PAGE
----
Category Archives: from Paul

Paul’s posts.

STUDIO THEATRE’S TRANSLATIONS: ANOTHER KIND OF PRODIGAL SON

Set in rural Ireland in 1833, Brian Friel’s’ Translations explores the troubles brought to a handful of characters following the return of a prodigal son.  Whereas the prodigal in Christ’s parable returned ashamed and broken, Friel’s prodigal returns home proud and puffed up. Maire, a local maiden, has long been betrothed to Manus, the oldest […]

THE MET’S LUISA MILLER: A TALE OF THREE FATHERS

Tragedy has been defined as a family destroyed and comedy as a family being created. Due to his own tragic experiences, Giuseppe Verdi was always interested in putting families on stage. The deaths of his children and his first wife had a profound and permanent effect on Verdi. In addition, he was a dutiful son […]

THE MET’S COSI FAN TUTTE: MOZART IN A BOX

During the overture, and before a gaudy show curtain, the canary-colored zoot-suited con man Don Alfonso, presents his co-conspirator and inamorata Despina with a magician’s bouquet of flowers and a very large travelling box, tied up with a bow. She hits him with the flowers, but helps him remove the bow and open the gift […]

VIRGINIA OPERA’S LUCIA: DON’T MISS THIS ROMANTIC TRAGEDY

What one sees on the Harrison Opera House stage with Lucia Di Lammermoor (1835) represented an historic change in tragic storytelling. It is also an opera production you should not miss, whether you are a seasoned opera-goer, or a would-be rookie thinking about trying out the art for the first time. In Lucia, the hero […]

NATIONAL THEATRE’S JULIUS CAESAR: THE JOHN WILKES BOOTH INTERPRETATION RETURNS

Julius Caesar opened Shakespeare’s new Globe Theatre in 1599. Having completed his history cycle, Shakespeare turned to a political drama set in the ancient past. History was fertile ground through which to make  political points about the issues of the day. Julius Caesar was to Rome as Elizabeth I was to England – an aging […]

LITTLE THEATRE OF NORFOLK’S DEATH OF A SALESMAN: THE SOUL SURVIVOR

Jack Kline, president and chief operating officer of Christie Digital Systems USA, Inc. says “people like to do business with people they like. That’s just a natural part of the way people operate.” People prefer the people they like. Jurors prefer the more likeable attorney. Voters prefer the more likable candidate. Buyers prefer to purchase […]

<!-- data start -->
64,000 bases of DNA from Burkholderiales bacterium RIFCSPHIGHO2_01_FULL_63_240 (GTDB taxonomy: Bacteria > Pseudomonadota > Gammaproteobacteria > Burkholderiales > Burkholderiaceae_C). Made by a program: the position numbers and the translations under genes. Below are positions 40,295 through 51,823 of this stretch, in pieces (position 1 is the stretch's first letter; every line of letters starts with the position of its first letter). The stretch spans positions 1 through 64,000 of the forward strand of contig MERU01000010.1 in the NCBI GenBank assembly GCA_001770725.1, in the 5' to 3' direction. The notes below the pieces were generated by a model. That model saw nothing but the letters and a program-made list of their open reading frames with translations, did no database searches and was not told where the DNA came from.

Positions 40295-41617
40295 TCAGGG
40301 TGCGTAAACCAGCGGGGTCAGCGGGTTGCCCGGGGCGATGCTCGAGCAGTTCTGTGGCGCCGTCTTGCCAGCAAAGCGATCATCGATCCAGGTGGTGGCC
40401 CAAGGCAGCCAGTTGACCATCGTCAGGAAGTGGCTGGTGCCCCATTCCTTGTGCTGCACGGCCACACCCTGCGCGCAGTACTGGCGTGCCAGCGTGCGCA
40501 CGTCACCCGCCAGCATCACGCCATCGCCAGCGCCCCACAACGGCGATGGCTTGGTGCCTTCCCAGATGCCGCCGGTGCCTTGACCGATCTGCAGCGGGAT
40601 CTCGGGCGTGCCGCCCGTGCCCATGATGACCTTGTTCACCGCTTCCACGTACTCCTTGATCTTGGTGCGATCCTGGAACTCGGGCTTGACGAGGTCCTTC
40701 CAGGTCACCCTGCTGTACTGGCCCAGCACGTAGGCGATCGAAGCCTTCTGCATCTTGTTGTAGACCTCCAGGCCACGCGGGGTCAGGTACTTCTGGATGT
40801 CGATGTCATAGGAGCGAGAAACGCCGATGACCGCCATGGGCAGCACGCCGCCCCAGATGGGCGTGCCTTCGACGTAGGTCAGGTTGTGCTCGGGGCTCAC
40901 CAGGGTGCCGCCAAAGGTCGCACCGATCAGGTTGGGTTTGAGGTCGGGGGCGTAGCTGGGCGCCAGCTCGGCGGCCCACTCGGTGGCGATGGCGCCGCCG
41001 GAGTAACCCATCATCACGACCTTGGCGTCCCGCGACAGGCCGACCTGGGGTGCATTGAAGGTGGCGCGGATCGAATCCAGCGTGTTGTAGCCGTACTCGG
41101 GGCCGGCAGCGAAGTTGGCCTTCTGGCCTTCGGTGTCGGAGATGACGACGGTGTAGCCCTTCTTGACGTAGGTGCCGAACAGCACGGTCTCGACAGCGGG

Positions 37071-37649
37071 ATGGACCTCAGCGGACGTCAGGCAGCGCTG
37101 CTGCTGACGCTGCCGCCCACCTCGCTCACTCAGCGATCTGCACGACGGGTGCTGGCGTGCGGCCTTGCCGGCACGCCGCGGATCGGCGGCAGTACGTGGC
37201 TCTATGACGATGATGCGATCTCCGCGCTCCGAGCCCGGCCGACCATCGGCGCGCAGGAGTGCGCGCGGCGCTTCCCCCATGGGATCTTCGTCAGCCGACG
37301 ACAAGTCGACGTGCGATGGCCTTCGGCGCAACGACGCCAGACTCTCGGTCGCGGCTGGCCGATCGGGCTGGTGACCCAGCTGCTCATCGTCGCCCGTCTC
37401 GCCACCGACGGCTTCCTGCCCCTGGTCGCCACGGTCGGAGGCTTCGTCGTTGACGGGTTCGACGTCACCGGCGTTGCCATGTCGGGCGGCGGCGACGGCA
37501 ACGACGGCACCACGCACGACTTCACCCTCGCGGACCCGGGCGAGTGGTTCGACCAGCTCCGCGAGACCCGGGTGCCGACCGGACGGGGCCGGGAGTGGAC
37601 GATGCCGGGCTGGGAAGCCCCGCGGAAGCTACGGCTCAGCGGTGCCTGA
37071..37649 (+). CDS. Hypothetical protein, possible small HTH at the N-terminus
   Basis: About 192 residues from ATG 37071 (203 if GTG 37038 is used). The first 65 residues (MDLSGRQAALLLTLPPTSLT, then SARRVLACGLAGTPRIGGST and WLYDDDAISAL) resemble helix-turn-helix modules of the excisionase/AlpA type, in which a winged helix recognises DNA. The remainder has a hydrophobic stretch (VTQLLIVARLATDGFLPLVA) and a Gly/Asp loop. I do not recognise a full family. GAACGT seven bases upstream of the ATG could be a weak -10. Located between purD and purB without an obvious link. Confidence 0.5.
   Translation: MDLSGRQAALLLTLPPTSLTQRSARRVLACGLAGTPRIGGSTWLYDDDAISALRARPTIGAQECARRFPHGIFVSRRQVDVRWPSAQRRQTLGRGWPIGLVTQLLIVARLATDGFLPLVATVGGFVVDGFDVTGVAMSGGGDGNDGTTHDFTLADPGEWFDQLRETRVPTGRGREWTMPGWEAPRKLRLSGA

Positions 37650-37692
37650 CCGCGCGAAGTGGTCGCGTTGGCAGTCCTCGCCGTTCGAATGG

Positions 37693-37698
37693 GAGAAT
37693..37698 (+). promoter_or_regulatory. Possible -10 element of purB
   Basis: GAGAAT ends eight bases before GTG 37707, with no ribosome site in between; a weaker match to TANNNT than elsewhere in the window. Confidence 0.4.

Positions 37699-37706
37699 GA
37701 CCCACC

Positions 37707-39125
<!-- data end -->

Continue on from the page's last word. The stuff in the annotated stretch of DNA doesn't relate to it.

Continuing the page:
The Met’s SEMIRAMIDE: Glorious Singing

Shakespeare’s great comedy A Midsummer Night’s Dream is not the only drama with a scene set at “Ninny’s Tomb.” When the rude mechanicals enact “The Most Lamentable Comedy, and Most Cruel Death of Pyramus and Thisby,” Bottom and Snug mispronounce King Ninus’ tomb as “King “Ninny’s Tomb”. There is no mistaking King Ninus’ Tomb in […]

National Theatre Live: The Expressionist Hamlet

Lyndsay Turner’s Hamlet, starring Benedict Cumberbatch, is strikingly different from other recent Hamlets. Rory Kinnear ‘s Hamlet directed by Nicholas Hytner, Kenneth Branagh’s 1996 self-directed Hamlet, and Greg Doran’s 2009 David Tennant Hamlet all evidenced the influence of John Barton’s magisterial elucidation of how Shakespeare’s language needed to be played. Barton insisted on a detailed […]

THE MET’S LA BOHEME: DEATH COMES TO NEVERLAND

A band of lost boys, living high above the twentieth century’s urban world, who won’t grow up, led by a free spirit unable to trust the love of the girl who loves him totally. J.M. Barrie’s Peter Pan? Think again. Giacomo Puccini’s La Boheme. Imagine Peter cradling a dying Wendy in his arms and you […]

VIRGINIA OPERA’S DREAM: THE MYSTICISM OF HAPPINESS

The great British essayist G. K. Chesterton considered Shakespeare’s A Midsummer Night’s Dream to be a masterful presentation of “the mysticism of happiness.” He went on to explain: “That is to say, it is the conception that when a man lives upon a borderland he may find himself in the spiritual or supernatural atmosphere, not […]